If you want to win small business banking, you have to address cash flow: 60% of small businesses in the US face cash flow problems on a monthly basis, according to a 2012 whitepaper by Barlow Research Associates.
Cash flow is a major problem, not just for incumbents and their frantic SMB customers, but for the American economy at large. According to an SBA report, SMBs really are the backbone of the American workforce: they employ 49% of the US population (that’s 120 million people), create 64% of net new jobs in the US, and account for 43% of US payroll dollars.
Wells Fargo has been taking steps to help small businesses get a grip on their finances. To do so, the bank, which has 3 million small business clients and provides more loans to SMBs than any other bank in America, established the Wells Fargo Works for Small Businesses resource portal in 2014.
Barlow’s whitepaper showed that one of the main problems keeping SMBs in perpetual cash flow pandemonium is a lack of integration between banking services and accounting. Enter Xero, an accounting software and online booking company, whose new data-sharing integration with Wells Fargo should provide a simple integrated solution to joint customers of the firms.
Standardization brought them together
The US banking system is leaning more heavily on banking APIs – a set of routine definitions, protocols, and tools for building software and applications. Both startups and incumbents benefit greatly from them, using these software hooks to create holistic experiences to meet their customers’ needs. Unsurprisingly, financial companies of all sizes have begun to put aside their differences to aggressively pursue API standardization.
“Its about how we create a world where data and details can transfer more securely and more seamlessly,” says James Maiocco, General Manager of Xero.
Together, banks and fintech startups are trying to develop a balance between giving customers control over their data, while remaining within the boundaries of security, privacy, and regulatory frameworks. It was at several different conferences about banking APIs that Wells Fargo and Xero started flirting with the idea of an API-driven integration.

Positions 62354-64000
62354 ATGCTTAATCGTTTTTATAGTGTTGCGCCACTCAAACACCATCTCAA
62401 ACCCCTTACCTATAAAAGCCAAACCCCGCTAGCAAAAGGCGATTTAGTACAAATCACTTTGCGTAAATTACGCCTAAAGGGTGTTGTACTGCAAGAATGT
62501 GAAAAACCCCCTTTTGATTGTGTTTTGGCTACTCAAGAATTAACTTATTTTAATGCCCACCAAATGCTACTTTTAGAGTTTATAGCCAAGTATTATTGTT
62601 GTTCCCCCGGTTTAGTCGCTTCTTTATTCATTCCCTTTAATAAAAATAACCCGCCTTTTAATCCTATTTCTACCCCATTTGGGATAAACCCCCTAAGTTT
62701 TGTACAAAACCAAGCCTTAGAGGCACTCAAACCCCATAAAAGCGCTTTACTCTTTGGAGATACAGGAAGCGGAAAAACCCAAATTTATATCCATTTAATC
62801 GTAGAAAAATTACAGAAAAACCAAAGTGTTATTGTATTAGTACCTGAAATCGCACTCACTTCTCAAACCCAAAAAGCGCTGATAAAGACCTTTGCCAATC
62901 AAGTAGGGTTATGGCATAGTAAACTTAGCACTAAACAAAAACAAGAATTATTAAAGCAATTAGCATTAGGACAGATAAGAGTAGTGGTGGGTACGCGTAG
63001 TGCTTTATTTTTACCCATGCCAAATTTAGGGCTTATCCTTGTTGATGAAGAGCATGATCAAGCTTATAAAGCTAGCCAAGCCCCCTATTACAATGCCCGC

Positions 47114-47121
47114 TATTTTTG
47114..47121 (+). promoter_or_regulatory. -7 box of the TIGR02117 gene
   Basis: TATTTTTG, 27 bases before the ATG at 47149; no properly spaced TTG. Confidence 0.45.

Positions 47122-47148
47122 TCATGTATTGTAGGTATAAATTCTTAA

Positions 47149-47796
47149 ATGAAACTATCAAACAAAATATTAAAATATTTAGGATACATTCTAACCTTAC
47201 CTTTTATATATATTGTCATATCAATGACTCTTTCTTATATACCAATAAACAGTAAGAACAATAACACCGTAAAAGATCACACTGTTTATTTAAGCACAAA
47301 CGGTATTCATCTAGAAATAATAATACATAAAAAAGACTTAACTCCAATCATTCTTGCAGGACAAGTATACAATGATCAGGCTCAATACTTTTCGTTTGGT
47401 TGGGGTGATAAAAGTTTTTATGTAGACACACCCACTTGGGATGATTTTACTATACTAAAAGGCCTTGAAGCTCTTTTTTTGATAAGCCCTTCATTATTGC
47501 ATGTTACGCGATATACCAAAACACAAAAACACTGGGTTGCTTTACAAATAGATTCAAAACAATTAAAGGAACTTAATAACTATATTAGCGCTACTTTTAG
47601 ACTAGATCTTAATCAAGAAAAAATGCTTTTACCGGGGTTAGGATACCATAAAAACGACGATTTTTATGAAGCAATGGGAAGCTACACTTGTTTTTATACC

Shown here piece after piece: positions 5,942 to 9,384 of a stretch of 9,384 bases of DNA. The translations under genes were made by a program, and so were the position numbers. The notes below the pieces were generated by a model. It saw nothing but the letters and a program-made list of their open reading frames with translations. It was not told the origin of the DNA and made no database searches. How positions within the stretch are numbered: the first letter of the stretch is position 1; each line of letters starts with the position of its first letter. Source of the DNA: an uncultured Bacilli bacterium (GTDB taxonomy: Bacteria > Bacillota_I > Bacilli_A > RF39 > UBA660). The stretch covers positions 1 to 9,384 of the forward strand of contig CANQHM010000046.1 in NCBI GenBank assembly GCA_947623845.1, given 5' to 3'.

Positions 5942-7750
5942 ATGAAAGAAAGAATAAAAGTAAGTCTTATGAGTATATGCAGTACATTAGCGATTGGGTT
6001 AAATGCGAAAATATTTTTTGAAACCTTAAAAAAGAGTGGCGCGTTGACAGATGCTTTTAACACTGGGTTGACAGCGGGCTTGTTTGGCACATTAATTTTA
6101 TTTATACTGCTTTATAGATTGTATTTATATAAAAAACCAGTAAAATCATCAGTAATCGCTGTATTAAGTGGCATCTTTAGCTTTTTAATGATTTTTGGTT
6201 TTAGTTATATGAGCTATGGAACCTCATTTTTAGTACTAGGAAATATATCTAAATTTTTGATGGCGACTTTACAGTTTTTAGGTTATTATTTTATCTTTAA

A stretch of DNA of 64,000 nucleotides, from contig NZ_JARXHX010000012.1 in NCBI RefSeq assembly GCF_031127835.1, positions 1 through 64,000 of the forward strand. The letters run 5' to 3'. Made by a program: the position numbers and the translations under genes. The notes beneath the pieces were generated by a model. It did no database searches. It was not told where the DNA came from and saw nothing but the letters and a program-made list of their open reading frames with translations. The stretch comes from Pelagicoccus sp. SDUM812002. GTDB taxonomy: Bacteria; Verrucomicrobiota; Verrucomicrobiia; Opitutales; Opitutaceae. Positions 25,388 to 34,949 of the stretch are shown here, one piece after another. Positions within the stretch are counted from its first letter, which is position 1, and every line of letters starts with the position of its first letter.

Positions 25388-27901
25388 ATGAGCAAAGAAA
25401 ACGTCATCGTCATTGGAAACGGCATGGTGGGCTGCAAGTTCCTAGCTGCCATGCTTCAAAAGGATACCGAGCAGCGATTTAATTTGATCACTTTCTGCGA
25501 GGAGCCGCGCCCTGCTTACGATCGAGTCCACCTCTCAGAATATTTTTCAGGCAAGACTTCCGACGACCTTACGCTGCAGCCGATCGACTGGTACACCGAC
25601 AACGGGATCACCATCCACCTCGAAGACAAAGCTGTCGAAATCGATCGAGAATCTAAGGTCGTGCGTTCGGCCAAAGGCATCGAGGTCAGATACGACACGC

The conversation about creating an integration for joint Wells Fargo and Xero customers started several quarters ago. However, the actual development of the integration only took six months from start to finish.
Each company had an executive sponsor – Maiocco for Xero and Brett Pitts, Head of Digital for Wells Fargo Virtual Channels – as well as respective technology and business teams that had to work through the terms. Ultimately, the negotiations were dependent upon “a small handful of people on both sides of the table,” says Maiocco. He credits API standards as enabling such small teams to pull off such a big deal:
That’s the beauty of standards. You’re not building something custom for an individual organization, you’re actually gravitating around a standard that can be used by everybody. It doesn’t require large teams, it just requires an agreement around the standards and the commercial relationships of both parties.
Marketing the integration to their client base
Even if their joint customers aren’t all caught up with both firms’ press releases (as Maiocco notes, small business owners are the busiest people on the planet), Xero will make them aware of this new integration by messaging about the service at login, as well as engaging in a certain amount of more traditional outbound marketing activities. Though he couldn’t speak to Wells Fargo’s practices, he assumes that they too will be focused on informing their customers of the integration through customized, personalized channels.
Neither Wells Fargo nor Xero are disclosing the exact number of how many joint customers they share, but Maiocco told Tradestreaming that Wells Fargo represents a double-digit percentage of their customer base in the US. Ultimately, customers have to actively choose to apply the integration.
Miraculously, everybody wins
In theory, it’s a chain reaction of good. The Wells Fargo/Xero integration enables customers to stop circling the cashflow whirlpool and start succeeding in business, potentially resulting in more revenue, jobs, and security. Wells Fargo wins, because it means less risks, less businesses defaulting on loans. Xero wins, because the SMBs continue to grow with them.
For Maiocco, one of the biggest winners are those unsung heroes, the accountants. Many small businesses with 25 employees or less outsource their bookkeeping. From experience servicing accountants, Xero learned that a lot of their time is spent doing rote tasks that could really be done with machine automation. With this new integration between Wells Fargo and Xero, accountants could save up to 2 to 4 hours per joint customer, depending on transaction volume.
This is not only significant for the SMB customers, who typically pay their accountants hundreds of dollars per hour, but for the accounts themselves, who can stop doing manual data entry and focus on higher added value services for their clients. Maiocco suspects that Xero’s accountant base will push more clients to Wells Fargo as a result of this integration.
“The average SMB bookkeeper and accountant will have somewhere between 50-100 small businesses that they manage,” he said. “If you can save 2 to 4 hours per business per month, that’s a lot of time saved.”